Utah Corporate Franchise Tax Data

The data in this publication give a fairly complete picture of the corporate franchise tax for tax years 1996 and 1997. The data given is the most recent available for the tax year in review.

Corporate income taxes are not only complicated by their logic, but also by their timing. In 1995, a taxpayer may make an estimated payment on his 1995 taxes. In 1996, he will file a return and at that time may make an additional payment or receive a refund. If he has a loss he may even get a refund on a previous year's tax, using the loss carryback provision. In 1997, he may amend his return and change the data on his 1995 return filed in 1996, and make an additional payment or receive a refund.

In 1998, he may be audited, and his original return (1995) will change again. In addition to further payments for the 1995 tax year he maybe required to pay interest and penalties in 1998. In addition, his 1995 tax year may end on March 31, 1995 and include some prepayment made in September of 1994, or a loss incurred in 1997 and reported on the return in 1995, may be carried back to the 1993 and 1994 returns.

In sum, the revenue for a given tax year can span a number of fiscal years, and the return itself can be dynamic, changing depending on when it is examined. The data reported in this report represent a snapshot of how the data stood in early 1999.


For the majority of this report, the data is "Utah apportioned data," meaning that it has been multiplied by a factor that determines the Utah portion of a national figure for tax purposes. (More on apportionment will be found later.)

Since Utah has a minimum tax payment of $100 per taxable unit, some taxpayers pay a tax independent of their incomes. For this reason, we have divided the data into those that are minimum taxpayers and those that really are income based payers.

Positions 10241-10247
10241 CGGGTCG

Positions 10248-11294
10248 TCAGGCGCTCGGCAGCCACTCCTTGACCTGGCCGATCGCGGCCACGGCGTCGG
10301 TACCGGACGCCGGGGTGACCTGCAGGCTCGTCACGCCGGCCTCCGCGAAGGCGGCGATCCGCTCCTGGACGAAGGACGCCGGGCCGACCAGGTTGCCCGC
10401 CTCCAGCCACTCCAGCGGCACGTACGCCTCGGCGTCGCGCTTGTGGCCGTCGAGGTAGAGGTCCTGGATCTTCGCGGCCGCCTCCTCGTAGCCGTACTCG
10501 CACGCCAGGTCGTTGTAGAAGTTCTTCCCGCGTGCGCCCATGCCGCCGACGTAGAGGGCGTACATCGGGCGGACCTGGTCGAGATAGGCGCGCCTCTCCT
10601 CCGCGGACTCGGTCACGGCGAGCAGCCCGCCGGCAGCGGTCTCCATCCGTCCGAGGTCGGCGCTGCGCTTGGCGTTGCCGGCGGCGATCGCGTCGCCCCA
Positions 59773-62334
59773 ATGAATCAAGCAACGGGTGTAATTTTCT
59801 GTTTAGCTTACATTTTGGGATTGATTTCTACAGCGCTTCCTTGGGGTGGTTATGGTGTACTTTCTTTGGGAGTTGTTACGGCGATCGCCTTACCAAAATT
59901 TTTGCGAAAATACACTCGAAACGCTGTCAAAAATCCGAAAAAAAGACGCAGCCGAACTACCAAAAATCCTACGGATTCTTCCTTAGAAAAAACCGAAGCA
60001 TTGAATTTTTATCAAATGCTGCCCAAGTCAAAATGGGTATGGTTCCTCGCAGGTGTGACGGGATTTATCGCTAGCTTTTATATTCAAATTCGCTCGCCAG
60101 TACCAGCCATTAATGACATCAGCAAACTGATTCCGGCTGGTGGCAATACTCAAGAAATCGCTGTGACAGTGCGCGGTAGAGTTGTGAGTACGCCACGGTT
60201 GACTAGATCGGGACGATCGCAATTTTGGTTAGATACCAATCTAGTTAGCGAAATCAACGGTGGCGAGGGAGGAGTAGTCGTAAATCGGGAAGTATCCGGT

We have reported some data by income class. The income used is "Utah taxable income." For those who pay the minimum tax, we only have two divisions: those with no income (zero or less), and those with positive income. Those with positive income will generally have income less than $2,000. But multiple corporations that file together can be minimum taxpayers, even with income over $2,000. For reasons of disclosure we have not reported their income in a more detailed way. (Examining the data tables will make this more clear.)

We have also reported the data according to a very broad sector breakdown. In this presentation, the income classes are larger for disclosure reasons. The "no income" "positive income," and detailed income classes have the same meaning as above.

In the data on apportionment, the income category is "before apportioninent" and the factors are weighted averages for class members, weighted by income before apportionment.

Corporate return data is very messy, with many taxpayer errors and recording errors. Often times taxpayers will not fill out the state return, but will attach their own schedules, much to our chagrin. This year Jennifer Brown and Jon Kemp have performed a major task in editing the data to examine large anomalies.